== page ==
If one of the questions arising post-election is, what do Waldorf schools do to address the “real” world of politics, economics, and society, the answer is a lot! AND probably not nearly enough. One question I ask myself is, what does our school do when one of our community members, one of our students or families, faces real hatred and violence in the world? I certainly hope when this happens all our rhetoric, philosophy, and pedagogy is thrown aside as we rally around and defend with all our might those whom we love. The question as to why we don’t have more explicit anti-racist programming is one thing, I think separate from questions of how we think, feel, and behave towards one another. We must continue our work to eradicate any non-inclusive material or practice from our own curriculum and methodology. But to be fair, when our programming is compared to the more explicit programming of public schools, an equally valid question for those asking is, what is the actual nature of explicit, atomized, and highly intellectual politically correct programming? How do these programs help children learn how to think? Explicit programs certainly address structural inequities in our society. How one addresses, say, a letter, is certainly important. But more important ultimately is the content of the letter itself. There’s certainly a lot of good being done in public education by good people. The political question that remains to be answered is, how does one ultimately see past information to truth? How does one see past ideologies, past screens, past fears, past stuff itself, to something true?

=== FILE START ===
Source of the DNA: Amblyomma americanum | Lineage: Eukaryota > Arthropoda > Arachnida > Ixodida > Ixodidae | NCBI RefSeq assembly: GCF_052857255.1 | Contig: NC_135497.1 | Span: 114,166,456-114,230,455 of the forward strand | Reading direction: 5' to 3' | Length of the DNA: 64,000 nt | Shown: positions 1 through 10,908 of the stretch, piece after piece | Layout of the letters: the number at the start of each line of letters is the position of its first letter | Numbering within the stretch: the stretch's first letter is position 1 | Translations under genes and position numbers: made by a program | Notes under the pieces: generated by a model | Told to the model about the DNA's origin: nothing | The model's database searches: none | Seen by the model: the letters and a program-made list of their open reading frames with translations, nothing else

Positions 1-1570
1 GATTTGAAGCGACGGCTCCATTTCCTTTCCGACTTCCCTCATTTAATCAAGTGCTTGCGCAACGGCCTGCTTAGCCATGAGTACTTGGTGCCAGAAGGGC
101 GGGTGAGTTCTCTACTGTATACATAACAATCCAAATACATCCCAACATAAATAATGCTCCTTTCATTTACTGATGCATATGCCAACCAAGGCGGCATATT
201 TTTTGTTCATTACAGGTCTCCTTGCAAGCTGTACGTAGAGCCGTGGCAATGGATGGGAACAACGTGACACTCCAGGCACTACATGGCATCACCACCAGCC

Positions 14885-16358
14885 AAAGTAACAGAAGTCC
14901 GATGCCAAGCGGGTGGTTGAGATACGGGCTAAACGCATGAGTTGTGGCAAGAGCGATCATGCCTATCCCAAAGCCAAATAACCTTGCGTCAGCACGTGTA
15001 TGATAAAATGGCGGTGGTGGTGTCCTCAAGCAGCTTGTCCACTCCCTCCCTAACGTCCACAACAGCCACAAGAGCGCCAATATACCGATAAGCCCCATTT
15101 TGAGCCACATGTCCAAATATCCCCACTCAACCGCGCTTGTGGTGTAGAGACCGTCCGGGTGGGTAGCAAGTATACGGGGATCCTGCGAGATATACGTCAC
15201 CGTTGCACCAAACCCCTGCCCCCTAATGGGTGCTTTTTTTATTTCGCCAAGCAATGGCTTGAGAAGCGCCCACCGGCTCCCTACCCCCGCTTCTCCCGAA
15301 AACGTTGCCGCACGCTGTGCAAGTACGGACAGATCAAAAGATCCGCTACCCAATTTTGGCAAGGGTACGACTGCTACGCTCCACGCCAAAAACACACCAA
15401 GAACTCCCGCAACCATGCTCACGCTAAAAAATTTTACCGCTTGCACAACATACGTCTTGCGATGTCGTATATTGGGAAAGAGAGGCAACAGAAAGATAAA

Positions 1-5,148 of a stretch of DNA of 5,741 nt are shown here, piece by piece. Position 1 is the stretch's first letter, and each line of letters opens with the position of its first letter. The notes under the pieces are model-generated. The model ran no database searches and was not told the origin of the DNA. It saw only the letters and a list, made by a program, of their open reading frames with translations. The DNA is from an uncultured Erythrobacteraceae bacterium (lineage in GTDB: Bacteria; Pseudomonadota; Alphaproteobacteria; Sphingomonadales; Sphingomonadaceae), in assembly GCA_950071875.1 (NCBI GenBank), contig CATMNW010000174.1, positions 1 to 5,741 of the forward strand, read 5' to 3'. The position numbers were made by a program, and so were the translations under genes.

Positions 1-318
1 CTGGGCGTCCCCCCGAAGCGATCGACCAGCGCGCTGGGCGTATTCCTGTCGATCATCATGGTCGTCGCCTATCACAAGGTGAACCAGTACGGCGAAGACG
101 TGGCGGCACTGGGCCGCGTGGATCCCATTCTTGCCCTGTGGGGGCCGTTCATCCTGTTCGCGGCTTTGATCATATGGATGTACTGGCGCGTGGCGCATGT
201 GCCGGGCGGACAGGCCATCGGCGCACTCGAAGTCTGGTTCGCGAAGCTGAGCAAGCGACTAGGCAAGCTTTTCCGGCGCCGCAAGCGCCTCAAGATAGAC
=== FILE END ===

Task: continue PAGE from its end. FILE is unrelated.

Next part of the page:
Well, how did Dorothy do it? How did she get back to Kansas?